Morgan hopes rugby programmes will hit the mark

Premiership rugby coaches will be drafted into schools to “instil resilience” in disaffected children as part of the government’s drive to develop character education.

As England and Wales prepare to stage the Rugby World Cup, education secretary Nicky Morgan (pictured) has announced funding of more than £500,000 for 14 professional clubs to design and deliver programmes to build discipline and respect in schools.

The teams, which include all 12 Aviva Premiership clubs plus Worcester Warriors and Bristol, will work with more than 17,000 pupils, as well as providing a 33-week training course for almost 500 young people who are not in education, employment or training.

“The values of rugby are those from which all young people should learn,” Ms Morgan said. “Rugby teaches how to bounce back from setbacks, to show integrity in victory and defeat, and to respect others, especially opponents.”

Mark McCafferty, chief executive of Premiership Rugby, said he was “excited” this new partnership would enable the sport to reach school children.

Former deputy prime minister Nick Clegg takes part in rugby practice with pupils of Twickenham Academy
Former deputy prime minister Nick Clegg takes part in rugby practice with pupils of Twickenham Academy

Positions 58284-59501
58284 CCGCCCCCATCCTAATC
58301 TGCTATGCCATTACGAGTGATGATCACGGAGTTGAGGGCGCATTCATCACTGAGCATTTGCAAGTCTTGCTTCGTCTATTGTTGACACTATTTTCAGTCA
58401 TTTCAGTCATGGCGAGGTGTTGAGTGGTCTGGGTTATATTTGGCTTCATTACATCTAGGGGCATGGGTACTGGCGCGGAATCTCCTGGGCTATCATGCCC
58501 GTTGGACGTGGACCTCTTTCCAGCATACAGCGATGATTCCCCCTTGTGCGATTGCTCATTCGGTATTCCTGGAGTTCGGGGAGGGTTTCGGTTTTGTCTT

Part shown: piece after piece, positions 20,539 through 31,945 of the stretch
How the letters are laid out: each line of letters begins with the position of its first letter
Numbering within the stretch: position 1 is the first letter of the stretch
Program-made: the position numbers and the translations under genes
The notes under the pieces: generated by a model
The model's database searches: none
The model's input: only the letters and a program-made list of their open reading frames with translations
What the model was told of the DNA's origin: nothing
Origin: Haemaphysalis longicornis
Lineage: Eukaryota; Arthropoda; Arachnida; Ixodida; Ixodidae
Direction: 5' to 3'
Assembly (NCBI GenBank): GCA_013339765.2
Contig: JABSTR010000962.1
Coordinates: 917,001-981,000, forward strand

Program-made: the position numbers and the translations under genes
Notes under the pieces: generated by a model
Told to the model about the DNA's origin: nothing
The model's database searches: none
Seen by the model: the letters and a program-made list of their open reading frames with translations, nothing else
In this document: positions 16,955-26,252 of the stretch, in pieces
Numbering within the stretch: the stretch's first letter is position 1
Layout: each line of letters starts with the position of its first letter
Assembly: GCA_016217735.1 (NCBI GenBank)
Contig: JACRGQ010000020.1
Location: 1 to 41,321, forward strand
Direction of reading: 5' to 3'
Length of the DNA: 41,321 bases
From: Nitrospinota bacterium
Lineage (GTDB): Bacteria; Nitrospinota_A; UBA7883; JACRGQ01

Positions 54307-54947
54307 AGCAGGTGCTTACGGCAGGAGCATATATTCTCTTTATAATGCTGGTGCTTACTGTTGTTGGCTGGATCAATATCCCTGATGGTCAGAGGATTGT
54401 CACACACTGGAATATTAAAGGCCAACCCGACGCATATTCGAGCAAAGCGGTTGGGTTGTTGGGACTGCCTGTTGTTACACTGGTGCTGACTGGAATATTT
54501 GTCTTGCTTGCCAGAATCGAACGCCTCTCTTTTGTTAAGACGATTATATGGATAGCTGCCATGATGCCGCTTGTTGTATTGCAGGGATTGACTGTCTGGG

The project is one of 14 that will receive funding through the Department for Education’s £3.5 million character grants scheme.

Ms Morgan said: “The character grants will go towards producing a nation of resilient and confident young people. It will mean our children will be more ready than ever before to lead tomorrow’s Britain.”

The PSHE Association will receive £137,000 to develop and pilot a PSHE curriculum to develop positive character traits in pupils, the Scout Association will receive more than £300,000 to work with schools in deprived areas, while The Prince’s Trust will receive more than £580,000 to expand its extra-curricular programme for disadvantaged pupils.

Floreat Education will receive £124,002 to develop and pilot a character virtue development programme for reception, year 1 and year 2 in its two new free schools, from September.

Floreat’s managing director, James O’Shaughnessy, said once the pilot has been evaluated, all materials would be made available for other schools.

Ms Morgan’s announcement follows a £5 million allocation last year to eight projects in England. A further £5 million was also awarded to projects run by former armed services personnel.


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